it knows better and wants to make a callable

subroutine for it.

 

--Mike

 

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WSD2811 need to send serial thorugh a single pin, 24 bits.

 

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avr-mike wrote:

I would at least remove all of the redundant code like this:

void set_led_pin (bool on)
{
    if (on)
    {
        LED_PIN_HIGH();
    }
    else
    {
        LED_PIN_LOW();
    }
}

static void ws2811_rgb_write(uint8_t red, uint8_t green , uint8_t blue)
{
    set_led_pin (red & 0x80U);
    set_led_pin (red & 0x40U);
    set_led_pin (red & 0x20U);
    .
    .
    .
}

 

Though this could change your NOP timing.

 

--Mike

 

 

And this is the "optimize for size" version (not speed! might mess up timings beyond repair):

 

void set_led_pin (bool on)
{
    if (on)
    {
        LED_PIN_HIGH();
    }
    else
    {
        LED_PIN_LOW();
    }
}

static void ws2811_rgb_write(uint8_t red, uint8_t green , uint8_t blue)
{
    for (uint8_t mask = 0x80; mask; mask >>= 1) {
        set_led_pin (red & mask);
    }
    for (uint8_t mask = 0x80; mask; mask >>= 1) {
        set_led_pin (green & mask);
    }
    for (uint8_t mask = 0x80; mask; mask >>= 1) {
        set_led_pin (blue & mask);
   }
}

 

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WSD2811, need very tight timing control, I have optimize for code for speed.

Thats why i have unrolled all the loops and make everything as much as constant possible.

 

these are defines for LED_PIN_HIGH() and LED_PIN_LOW()  , which indivually contain how to send 1 & 0 to wsd2811

 

 

#define  LED_PIN_HIGH()         do{\
	                              LED_PIN_ON();\
	                             _nop_();_nop_();_nop_();_nop_();_nop_();_nop_();_nop_();_nop_();\
	                             _nop_();_nop_();_nop_();_nop_();_nop_();\
	                             LED_PIN_OFF();\
                               }while(0)

#define  LED_PIN_LOW()         do{\
	                             LED_PIN_ON();\
                            	 LED_PIN_OFF();\
							     _nop_();_nop_();_nop_();_nop_();_nop_();_nop_();_nop_();_nop_();\
								_nop_();_nop_();_nop_();_nop_();\
                               }while(0)

 

 

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Total votes: 2

For such accurate timing this is one occasion when an Asm implementation is probably justified. If you look at other WSxxx code you'll see this is the usual choice.

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No doubt that I also would do it i ASM, you problem is that a compiler update can break your code.

 

If you want to do it in C perhaps use a timer with come compare matches. You can loop around with some while loops, (it's to slow with real ISR's).

 

 

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d

Doing magic with a USD 7 Logic Analyser: https://www.avrfreaks.net/comment/2421756#comment-2421756

Bunch of old projects with AVR's: http://www.hoevendesign.com

Last Edited: Mon. Jun 24, 2019 - 08:58 AM
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d

Doing magic with a USD 7 Logic Analyser: https://www.avrfreaks.net/comment/2421756#comment-2421756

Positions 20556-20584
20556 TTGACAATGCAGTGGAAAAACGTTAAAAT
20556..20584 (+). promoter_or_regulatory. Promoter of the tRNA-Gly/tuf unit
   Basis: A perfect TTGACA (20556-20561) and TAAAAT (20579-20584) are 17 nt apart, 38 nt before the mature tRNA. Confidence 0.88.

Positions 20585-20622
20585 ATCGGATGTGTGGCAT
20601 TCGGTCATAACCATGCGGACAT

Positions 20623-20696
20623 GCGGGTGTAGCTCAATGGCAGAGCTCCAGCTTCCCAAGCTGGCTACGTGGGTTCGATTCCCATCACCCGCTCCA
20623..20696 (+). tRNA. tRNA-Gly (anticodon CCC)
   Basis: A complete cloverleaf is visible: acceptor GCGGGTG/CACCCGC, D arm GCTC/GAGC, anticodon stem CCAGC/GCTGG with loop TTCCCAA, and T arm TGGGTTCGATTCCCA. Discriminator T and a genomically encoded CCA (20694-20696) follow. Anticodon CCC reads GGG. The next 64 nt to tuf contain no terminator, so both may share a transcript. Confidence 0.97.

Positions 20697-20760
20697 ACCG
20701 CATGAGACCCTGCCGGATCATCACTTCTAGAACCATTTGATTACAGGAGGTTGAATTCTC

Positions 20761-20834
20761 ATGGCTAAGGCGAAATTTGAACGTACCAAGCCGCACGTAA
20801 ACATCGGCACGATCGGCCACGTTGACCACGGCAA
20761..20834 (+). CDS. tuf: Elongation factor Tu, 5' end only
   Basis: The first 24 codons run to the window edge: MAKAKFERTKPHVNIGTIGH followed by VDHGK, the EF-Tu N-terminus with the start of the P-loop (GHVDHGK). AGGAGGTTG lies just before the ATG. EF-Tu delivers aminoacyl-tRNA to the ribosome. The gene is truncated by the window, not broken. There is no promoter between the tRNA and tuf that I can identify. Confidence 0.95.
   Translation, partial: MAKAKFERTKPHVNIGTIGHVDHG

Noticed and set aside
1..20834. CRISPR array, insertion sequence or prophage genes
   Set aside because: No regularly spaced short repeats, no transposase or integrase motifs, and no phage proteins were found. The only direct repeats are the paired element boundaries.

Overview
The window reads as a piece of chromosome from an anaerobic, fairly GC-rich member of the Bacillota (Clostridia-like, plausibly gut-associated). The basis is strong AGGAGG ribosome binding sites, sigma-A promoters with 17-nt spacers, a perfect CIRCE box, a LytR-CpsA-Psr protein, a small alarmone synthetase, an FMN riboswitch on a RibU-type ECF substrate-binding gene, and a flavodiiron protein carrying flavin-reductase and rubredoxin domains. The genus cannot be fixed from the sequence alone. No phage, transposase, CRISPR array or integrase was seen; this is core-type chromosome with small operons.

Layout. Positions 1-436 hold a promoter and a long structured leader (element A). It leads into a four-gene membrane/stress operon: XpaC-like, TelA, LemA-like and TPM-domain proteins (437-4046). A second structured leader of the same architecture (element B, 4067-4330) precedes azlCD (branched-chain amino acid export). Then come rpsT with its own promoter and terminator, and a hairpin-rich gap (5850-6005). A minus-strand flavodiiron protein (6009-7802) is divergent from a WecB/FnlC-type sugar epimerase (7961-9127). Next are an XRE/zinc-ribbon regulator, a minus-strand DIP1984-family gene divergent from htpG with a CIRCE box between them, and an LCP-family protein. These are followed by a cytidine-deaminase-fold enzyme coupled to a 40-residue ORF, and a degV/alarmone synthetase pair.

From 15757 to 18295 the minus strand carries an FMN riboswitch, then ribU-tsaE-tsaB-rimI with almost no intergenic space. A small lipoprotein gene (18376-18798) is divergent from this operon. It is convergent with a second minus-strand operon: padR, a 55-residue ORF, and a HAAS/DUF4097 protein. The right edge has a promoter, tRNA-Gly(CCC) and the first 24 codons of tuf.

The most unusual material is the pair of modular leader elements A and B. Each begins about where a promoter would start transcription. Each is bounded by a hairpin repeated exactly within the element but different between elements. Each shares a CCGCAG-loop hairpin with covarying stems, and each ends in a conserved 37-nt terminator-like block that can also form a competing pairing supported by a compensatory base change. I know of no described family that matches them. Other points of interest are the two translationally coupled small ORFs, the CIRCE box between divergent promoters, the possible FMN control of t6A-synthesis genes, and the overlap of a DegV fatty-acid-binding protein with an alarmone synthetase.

Bunch of old projects with AVR's: http://www.hoevendesign.com

Last Edited: Mon. Jun 24, 2019 - 08:58 AM
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Hello,  

   I would caution you not to do anything to the code because it is working.   The WD2811 multi-color programmable LEDs are very tight on timing when used by an AVR doing C language.  And you have a long string of LEDs.   You are probably using about 10-15 AVR instructions per each of the 24 bits used for each LED's color.   I assume that for about 100 LEDs and about 27 microseconds needed to send the logic stream for each one, that it takes about 3 milliseconds to light each "frame" of 100 LEDs.  Say there is some LED automation at 25 frames a second, about 40 milliseconds per frame.  Since loading takes 3 mS, you have 37 milliseconds per frame to compose the next frame's colors.

 

In any event, when you have working tight code, remember the first rule of engineering:  If it works, don't f*** with it.

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IMO (and others here agree), you should be using ASM for this.  Why are you so determined to avoid it?  I'm guessing that if you looked at your signal timing on a scope, it wouldn't be pretty, and in any case you're at the mercy of the compiler from now until forever.  Use the right tool for the job.

 

https://www.embeddedrelated.com/...

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With C i am able to get it working at the moment.

Kept its hex file separate to in furtire even if compiler update breaks the code, i have hex file separate.

In furture, if required then will do in assembly, but for the time being i am able to solve the issue.

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Vindhyachal Takniki wrote:

With C i am able to get it working at the moment.

Kept its hex file separate to in furtire even if compiler update breaks the code, i have hex file separate.

In furture, if required then will do in assembly, but for the time being i am able to solve the issue.

It would still be an interesting exercise to put a scope on your output and see how well it conforms with the LED timing spec.  Maybe you're well within spec, or maybe you're on the ragged edge, and at a different temperature, or with different LEDs, your LEDs will start behaving erratically.  If you have access to a scope I'd recommend using it.